Robo-investing is an amazing innovation but many consumers are scared. They are scared to have their money managed by an algorithm. What are some ways we can ease our scared consumers minds?
• Please propose a design strategy for this project.
• Design an experience for onboarding new investors. Provide your overall process, wireframes to support the user journey and one to two high-fidelity mocks.
• Describe and wireframe some things we could do or test in order to build an engaged community of users around this product?
To start, I began gathering simple yet fundamental context on what we are building. This allowed me to frame high-level goals and to adapt my design process to this particular problem.
The goal of this stage was to identify problems and opportunities so that I could narrow my focus and create value.
Researched the market and its customers
With some fundamental context on what we’re building, I started conducting research regarding the existing market and its customers, experts’ future predictions, enthusiasts’ opinions, etc.
I wanted to find out who uses ‘robo-investor’ services and what their thoughts were.
Aware of the time and resource constraints of this design task, I decided to look for publicly-available data sources including articles, consumer surveys, case studies, and research studies.
Various data sources from the problem discovery phase.
Research studies from the problem discovery phase.
Developed user personas and synthesised points of friction
Now with an understanding of who our users are, informed by publicly available user research studies
, I structured those ideas into some loose personas, comprising of ‘junior investors’ (0-2 years investment experience) and ‘senior investors’ (2+ years of investment experience).
These high level personas allowed me to be conscious of the user's needs and goals throughout the design process.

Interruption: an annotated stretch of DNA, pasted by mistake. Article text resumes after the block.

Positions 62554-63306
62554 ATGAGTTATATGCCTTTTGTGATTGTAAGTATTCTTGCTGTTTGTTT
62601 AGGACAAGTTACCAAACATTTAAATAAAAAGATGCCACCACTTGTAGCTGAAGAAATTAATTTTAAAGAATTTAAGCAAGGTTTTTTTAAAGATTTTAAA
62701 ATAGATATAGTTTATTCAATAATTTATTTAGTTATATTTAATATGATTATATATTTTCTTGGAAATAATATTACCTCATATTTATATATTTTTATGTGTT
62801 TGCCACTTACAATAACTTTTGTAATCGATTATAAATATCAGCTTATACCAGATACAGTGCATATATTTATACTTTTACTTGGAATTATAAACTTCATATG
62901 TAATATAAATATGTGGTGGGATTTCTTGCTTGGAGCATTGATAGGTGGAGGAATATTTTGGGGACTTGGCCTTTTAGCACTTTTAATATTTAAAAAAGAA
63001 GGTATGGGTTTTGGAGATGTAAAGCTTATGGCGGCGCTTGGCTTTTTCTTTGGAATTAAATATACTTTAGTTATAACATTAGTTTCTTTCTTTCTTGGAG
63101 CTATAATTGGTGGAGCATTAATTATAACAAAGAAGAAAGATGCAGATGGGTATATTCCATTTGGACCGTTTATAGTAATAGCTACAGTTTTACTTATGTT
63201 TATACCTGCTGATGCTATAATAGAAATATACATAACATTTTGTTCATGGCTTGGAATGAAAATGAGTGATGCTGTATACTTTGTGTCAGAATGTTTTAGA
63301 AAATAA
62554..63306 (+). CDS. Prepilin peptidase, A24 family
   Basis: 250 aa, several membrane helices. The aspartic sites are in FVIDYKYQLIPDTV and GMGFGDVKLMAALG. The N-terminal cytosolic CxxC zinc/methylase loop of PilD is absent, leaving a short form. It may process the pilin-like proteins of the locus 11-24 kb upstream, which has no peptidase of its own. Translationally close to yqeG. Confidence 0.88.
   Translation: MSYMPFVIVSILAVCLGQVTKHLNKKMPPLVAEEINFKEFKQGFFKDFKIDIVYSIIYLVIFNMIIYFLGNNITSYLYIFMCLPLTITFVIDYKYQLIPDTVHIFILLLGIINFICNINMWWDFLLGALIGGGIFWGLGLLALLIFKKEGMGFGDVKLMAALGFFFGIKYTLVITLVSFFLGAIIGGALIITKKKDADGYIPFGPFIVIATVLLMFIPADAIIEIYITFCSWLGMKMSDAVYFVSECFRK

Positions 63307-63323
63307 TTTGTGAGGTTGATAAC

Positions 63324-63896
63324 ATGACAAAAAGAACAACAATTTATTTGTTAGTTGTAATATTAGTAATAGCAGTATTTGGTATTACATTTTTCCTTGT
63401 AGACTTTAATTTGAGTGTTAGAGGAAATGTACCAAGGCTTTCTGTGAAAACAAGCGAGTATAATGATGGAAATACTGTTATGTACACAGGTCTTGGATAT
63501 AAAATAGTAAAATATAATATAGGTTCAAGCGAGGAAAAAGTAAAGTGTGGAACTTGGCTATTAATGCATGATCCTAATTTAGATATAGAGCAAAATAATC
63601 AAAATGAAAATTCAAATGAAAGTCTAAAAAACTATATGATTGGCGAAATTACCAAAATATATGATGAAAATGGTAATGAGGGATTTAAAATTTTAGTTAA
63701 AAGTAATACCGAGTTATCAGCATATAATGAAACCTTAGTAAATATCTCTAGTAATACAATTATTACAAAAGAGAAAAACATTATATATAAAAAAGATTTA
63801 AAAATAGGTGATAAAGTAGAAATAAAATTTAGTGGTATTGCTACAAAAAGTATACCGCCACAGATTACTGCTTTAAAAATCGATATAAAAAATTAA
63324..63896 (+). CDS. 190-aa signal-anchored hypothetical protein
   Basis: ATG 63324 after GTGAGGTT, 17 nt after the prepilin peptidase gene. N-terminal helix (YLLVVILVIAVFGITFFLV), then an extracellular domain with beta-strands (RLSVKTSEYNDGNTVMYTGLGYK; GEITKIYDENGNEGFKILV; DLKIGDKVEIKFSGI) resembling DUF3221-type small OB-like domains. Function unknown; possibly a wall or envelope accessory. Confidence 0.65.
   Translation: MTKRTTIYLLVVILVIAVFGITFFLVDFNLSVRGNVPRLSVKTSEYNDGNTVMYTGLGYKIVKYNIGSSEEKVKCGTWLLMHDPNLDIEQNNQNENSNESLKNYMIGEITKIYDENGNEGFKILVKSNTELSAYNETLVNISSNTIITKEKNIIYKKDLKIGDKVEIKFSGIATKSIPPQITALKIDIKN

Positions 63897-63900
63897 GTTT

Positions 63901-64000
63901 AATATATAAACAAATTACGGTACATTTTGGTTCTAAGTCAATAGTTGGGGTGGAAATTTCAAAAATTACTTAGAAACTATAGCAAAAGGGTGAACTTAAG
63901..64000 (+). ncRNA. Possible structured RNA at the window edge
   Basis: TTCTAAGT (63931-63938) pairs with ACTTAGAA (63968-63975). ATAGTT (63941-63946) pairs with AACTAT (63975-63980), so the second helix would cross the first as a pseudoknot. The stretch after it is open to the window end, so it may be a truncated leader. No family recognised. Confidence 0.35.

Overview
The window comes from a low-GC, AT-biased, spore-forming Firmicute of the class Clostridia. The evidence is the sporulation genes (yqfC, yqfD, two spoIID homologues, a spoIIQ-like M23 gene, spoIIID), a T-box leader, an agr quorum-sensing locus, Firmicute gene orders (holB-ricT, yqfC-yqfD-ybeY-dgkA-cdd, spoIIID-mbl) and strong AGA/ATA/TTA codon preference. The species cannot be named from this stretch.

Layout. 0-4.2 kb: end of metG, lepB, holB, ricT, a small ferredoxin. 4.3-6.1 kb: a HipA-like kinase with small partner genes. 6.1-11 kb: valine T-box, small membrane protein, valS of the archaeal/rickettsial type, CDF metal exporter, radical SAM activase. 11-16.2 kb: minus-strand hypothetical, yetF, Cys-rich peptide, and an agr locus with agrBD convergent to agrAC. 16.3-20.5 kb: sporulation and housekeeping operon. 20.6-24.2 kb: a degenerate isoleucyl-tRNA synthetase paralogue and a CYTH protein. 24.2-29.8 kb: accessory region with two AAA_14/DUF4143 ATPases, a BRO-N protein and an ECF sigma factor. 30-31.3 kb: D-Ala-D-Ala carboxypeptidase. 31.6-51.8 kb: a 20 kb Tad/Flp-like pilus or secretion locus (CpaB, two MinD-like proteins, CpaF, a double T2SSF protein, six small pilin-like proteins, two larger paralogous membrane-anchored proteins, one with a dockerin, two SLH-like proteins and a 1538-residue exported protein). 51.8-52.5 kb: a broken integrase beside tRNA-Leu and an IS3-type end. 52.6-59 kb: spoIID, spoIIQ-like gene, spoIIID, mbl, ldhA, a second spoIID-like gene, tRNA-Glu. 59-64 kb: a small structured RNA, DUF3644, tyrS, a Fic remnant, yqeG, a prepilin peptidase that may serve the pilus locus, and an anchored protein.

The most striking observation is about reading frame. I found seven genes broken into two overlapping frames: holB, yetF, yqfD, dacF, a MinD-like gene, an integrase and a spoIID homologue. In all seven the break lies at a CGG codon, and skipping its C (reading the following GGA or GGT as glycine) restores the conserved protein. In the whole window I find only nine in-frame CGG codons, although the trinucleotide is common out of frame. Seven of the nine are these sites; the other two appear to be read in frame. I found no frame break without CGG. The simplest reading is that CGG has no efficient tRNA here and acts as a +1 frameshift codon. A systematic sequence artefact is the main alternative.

More crucially, through the research conducted I was able to discover common points of friction and pain customers are currently experiencing. Based on this I was able to understand and document these pain points agnostic to building any solution.
Generated user problems and goals
After identifying common pain points found in investors' robo-advising experiences, I could generate a respective list of problems and goals based on each pain point.
I began to explore what the company could build to fulfill the customer's needs defined in the previous step.
Type of Robo-Advisor
Which approach will serve customers and build trust?
Pros & cons of various robo-advisor approaches
On what platform should this product be built?
Pros & cons of platform approaches
Business / Brand
Who should release this product?
Pros & cons of a start-up and established business
Establishing a strong trust in vendor and trust in technology will be essential to building customer trust in the AI capabilities of advanced robo-advisors.
Considering the infancy of the technology and the current attitude towards AI within the general public, an established business could be successful in this space. Transferral of trust and institutional trust would be a significant influential factor here.User research
found that the inclusion of supervisory control in the form of moderate human intervention had a significant influence in user's trust in robo-advisor technologies.
A responsive web app (as opposed to a dedicated mobile app) could provide a more flexible and iterative approach to the product life-cycle, have a wider reach and a reasonable implementation effort.
Researched market best practices and gathered reference material
After thoroughly understanding and defining a set of user problems and their respective goals, I could start looking at potential ways to solve the problem based on existing market leaders and other closely related material.
Of particular note when considering onboarding; the basis of the framework was informed by and built upon the Nielsen Norman Group's ‘pyramid of trust
’. The sequence of steps in the flow was designed to directly address each step of this pyramid.